Sunday, July 22, 2007

Why Eat Locally? (Part one of an ongoing discussion)

cucumber-on-vineWhat's the big deal? Why should we make a point of eating more locally grown and produced foods? Over the next few weeks I'll discuss some of the reasoning I've found persuasive, starting with one of the real biggies:

  • Reduce fuel dependency: According to research summarized in Animal, Vegetable, Miracle ("AVM"), Americans consume about 400 gallons of oil a year per citizen for agriculture. About 20% is due to fuel use in production, including large-scale farming's heavy reliance on petroleum-based fertilizers, pesticides and herbicides. 80% is attributable to getting food from the farm to the table, including transport, warehousing, packaging and refrigeration.
"Each food item in a typical U.S. meal has traveled an average of 1,500 miles... If every U.S. citizen ate just one meal a week composed of locally and organically raised meats and produce, we would reduce our country's oil consumption by over 1.1 million barrels of oil every week." (AVM, p.5)

We've come to a point, here in the year 2007, where talk of man-made global warming is no longer dismissed as fiction and the environmental and political costs of being so reliant on fossil fuels have finally penetrated the American psyche. The need for a change in our fuel-consumption behaviors is almost universally acknowledged. Eating locally is something we can do about it, starting today.

To be continued...

4 comments:

Rob Hardy said...

Hi, Penny. Welcome to blogging! Here in England (and the same is undoubtedly true in Minnesota), your argument about locally-grown produce is often countered by those who say that it, given the climate and length of the growing season, there is more of an environmental impact from growing locally in all-season greenhouses than there is from shipping food from Spain and South Africa (whence much of England's produce is imported). How can we eat with minimal impact in a climate where it's not easy to produce a balanced diet locally, year-round, without heating a greenhouse?

Penny said...

Hi Rob. Great question, and I don't know how those energy costs balance out. It seems clear that people in less favorable climates must expend some energy to eat well year-round, whether it's from freezing and canning some of their summer produce, or continuing to import food from other areas or, as you say, fueling artificial climates. The books I've read (certainly not an exhaustive review on the subject) have not dealt with the latter, though they do discuss extending the growing season through use of cold frames, raised beds, etc.

I don't advocate for each community's becoming entirely self-sufficient (that would certainly have other implications for the national and global economy), but for making thoughtful policy choices and individual choices. For example, a person might adapt to not necessarily eating apples from across the country or across the world when their own region is able to grow very nice apples, and getting used to the idea that one doesn't have to eat apples (or lettuce or strawberries etc., etc.) all year round.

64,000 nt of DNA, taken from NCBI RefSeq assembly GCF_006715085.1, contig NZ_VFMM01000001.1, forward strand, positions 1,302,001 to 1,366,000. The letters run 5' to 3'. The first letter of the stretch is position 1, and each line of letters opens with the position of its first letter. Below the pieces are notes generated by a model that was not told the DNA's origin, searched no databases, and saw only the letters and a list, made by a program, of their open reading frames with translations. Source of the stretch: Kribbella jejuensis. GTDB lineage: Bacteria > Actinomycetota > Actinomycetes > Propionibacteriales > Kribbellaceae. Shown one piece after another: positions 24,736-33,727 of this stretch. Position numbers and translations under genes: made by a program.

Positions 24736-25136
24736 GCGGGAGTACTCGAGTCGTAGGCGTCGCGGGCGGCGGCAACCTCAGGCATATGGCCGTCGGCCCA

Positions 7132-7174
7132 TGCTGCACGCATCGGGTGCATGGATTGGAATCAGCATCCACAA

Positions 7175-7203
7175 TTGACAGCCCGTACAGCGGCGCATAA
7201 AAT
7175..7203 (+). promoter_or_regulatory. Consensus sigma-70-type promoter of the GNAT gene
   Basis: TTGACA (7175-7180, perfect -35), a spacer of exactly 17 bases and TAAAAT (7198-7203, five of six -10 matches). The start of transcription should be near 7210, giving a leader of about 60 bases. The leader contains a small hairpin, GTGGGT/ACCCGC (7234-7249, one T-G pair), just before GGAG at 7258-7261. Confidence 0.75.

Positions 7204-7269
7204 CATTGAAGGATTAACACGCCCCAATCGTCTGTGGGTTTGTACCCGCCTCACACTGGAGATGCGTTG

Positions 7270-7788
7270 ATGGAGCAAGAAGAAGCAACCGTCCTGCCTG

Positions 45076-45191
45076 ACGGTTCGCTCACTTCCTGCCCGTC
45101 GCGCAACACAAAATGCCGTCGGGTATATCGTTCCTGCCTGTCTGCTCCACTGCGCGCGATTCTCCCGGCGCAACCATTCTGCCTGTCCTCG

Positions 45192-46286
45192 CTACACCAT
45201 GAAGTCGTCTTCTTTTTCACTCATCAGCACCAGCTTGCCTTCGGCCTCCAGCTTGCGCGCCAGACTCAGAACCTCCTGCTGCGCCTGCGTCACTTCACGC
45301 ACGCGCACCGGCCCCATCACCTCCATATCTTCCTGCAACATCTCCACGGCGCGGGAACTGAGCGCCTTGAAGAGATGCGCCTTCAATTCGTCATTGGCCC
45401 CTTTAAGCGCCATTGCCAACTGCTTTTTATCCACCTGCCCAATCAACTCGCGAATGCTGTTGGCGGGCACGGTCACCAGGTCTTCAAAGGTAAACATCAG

The greenhouse scenario seems more geared toward the "keeping all foods in the supermarket in all seasons" way of thinking. Root vegetables, legumes and winter squashes keep well and can provide good nutrition through the winter months, especially when supplemented with, say, canned tomatoes -- not that I claim to be prepared to live on them all winter, nor am I saying that others should!

Penny said...

Additional thoughts: I think the key question is not, "How do we grow all our own food," but perhaps things like, "What is available from local producers that I am not taking advantage of? Are my choices making it harder for local farmers to survive? What could be produced locally if we were not so dependent on a national or international corporate stream of production?"

In the context of Europe, buying from another European country or North Africa almost counts as "local," at least from an American perspective on distance. My English mother remembers the years where she thought being able to have an orange a day would be the ultimate joy; I am not saying anyone should go back to those days and survive on Bubble & Squeak (a potato and cabbage dish, for anyone who doesn't recognize the name) all winter long! And I read somewhere that transport by ship is one of the more energy-efficient methods...

Rob Hardy said...

BBC Radio 4 just had a story last week about the problem of carbon emissions from ships. I do think you are right that we shouldn't require certain things year-round. But for me, one of the most immediately noticeable advantages of locally produced food is the packaging, or lack thereof. I can buy a locally produced pork roast at the local butcher and take it home in a paper bag. At Sainsbury's supermarket, it would come in a plastic container the size of a small boat. The English are insane packagers. Why should heads of broccoli be individually shrink-wrapped in plastic? At home in Nfld., I can pick up broccoli at the Farmers' Market or JustFood and drop it directly into a canvas bag.